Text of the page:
c) A major debate has occurred around the question of a future Scottish currency: Scotland would like to retain a currency union, keeping the pound. All 3 major parliamentary parties in London have refused this. So far, Scotland has not been able to produce a Plan B, arguing that a currency union would in the interest of both Scotland and England. Remaining imaginable alternatives are one-sided adoption of the GBP, “Sterlingisation”, which however would still lose Scotland the benefits of a Central Bank, i.e the backstop for bailing out suffering banks, but also the management of their currency, and – much less discussed – the possibility to devise their own optimal macroeconomic policy mix between fiscal and monetary policy. De facto, this would amount to a currency board, where Scotland sheds itself of a major economic policy instrument. The third alternative – even more ludicrous – would be Scotland joining the Euro: with what currency, with which National Bank.
d) Salmond proposed to link the currency question to Scotland reneging on joint British debt obligations. While English politicians have stated that a new Scotland could ill afford to start its statehood defaulting on its debt, legally this is a faulty argument, since London claims to be the successor state, thus it would also be liable for virtual “Scottish” debt. This issue may remain one of the major negotiating cards for Salmond, if he wins.
e) Most of British businesses north and south of the border are wary or negative against separations. On the one hand, eventual status increases uncertainty, which they abhor. Second, many firms located in Scotland have their main customer base in England and might contemplate moving South. Third, banks fear another additional layer of oversight and compliance regulations – from which they claim to suffer extensively already. And fourth, depending on the relations between the two countries, firms might incur tariff barriers, quota and other restrictive burdens, which increase their cost base.
4) Author’s Assessment
While I have little sympathy for yet another midget state (5 million inhabitants, 7% of UK GDP) whose justification for separation, mainly for nationalistic reasonigs, seems en vogue, but nonetheless reprehensible, I do have sympathy for strengthening a more sober, less ideological free-market and solidaristic approach to economic policy, strengthening thus thinking in Europe. However, when I think of the Scot Gordon Brown’s performance in the EU Council of Finance Ministers – who steadfastly refused any move towards tax harmonization, towards a more balanced economic portfolio target, his refusal to join the Eurozone on trumped-up “economic tests”, and is successor Osborne’s refusal to contemplate a European fiscal compact (which I oppose), hopes for a stronger “progressive” voice by an independent Scotland can be buried. The economic case seems to be clearly on the side of the no campaign, especially also since the negatives of a separation would occur in the short to medium run, while any benefits of an independent Scotland might possibly come after long, acerbic negotiations with an unwilling partner, and long after Scotland and the world might have adjusted to this independence.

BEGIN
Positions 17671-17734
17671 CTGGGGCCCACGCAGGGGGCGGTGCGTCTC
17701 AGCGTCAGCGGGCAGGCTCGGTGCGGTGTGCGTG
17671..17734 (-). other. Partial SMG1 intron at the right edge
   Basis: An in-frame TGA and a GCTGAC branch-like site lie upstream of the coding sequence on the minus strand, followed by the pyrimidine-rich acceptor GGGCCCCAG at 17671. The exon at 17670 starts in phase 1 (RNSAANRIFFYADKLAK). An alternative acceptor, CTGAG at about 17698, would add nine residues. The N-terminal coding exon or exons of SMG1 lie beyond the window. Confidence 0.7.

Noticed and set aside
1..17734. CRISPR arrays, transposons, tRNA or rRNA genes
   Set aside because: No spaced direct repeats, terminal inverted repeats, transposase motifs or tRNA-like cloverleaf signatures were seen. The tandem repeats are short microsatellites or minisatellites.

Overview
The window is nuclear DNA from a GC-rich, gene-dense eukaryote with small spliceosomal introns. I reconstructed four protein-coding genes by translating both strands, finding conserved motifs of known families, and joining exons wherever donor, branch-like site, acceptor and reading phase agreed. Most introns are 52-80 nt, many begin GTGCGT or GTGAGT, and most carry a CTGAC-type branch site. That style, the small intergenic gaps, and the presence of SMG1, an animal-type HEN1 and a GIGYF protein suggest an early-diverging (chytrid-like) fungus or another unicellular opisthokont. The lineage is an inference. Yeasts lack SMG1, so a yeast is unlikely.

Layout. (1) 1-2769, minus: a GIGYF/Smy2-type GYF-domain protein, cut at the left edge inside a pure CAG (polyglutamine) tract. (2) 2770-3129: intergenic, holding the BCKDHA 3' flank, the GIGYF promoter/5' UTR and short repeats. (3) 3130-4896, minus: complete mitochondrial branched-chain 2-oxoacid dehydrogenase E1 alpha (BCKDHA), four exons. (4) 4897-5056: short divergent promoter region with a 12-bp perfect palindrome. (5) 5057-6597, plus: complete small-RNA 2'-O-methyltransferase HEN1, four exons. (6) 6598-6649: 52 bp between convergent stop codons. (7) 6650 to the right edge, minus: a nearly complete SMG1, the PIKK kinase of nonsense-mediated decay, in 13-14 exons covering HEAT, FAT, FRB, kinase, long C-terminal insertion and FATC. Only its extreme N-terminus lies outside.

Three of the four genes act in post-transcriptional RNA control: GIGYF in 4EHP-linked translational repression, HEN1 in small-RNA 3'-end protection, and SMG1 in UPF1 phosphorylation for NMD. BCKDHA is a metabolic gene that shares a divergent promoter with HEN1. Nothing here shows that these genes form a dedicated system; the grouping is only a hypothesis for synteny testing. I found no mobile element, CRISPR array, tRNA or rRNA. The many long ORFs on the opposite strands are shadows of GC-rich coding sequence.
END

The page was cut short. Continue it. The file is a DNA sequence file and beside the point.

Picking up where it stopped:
Many political pitfalls (nuclear, external security, expensive establishment of new institutions) loom – which in the present campaign seem not to have been addressed adequately.
There is a vigorous debate in British media about whether such a momentous decisions will be won by economic arguments, or rather by those “of the heart”. As matters stand, this is – once more – rather a project for ambitious politicians than for the population (remember the break-away of Slovenia from Yugoslavia!!). Certainly, Salmond’s political skills, his dedication to the cause, his convincing power and his optimistic outlook on the future are to be admired as important assets: The final question which politicians and every potential voter in this referendum must ask herself, however is: What is good for the people in the whole country. Ironically, English and Welsh, as well as the Northern Irish, who will also be strongly affected by the outcome of this referendum, cannot participate in it. Salmond’s (unspoken) motto seems to be: Scotland to the Scots, and to hell with the (other) Brits! I doubt that this will make the world better.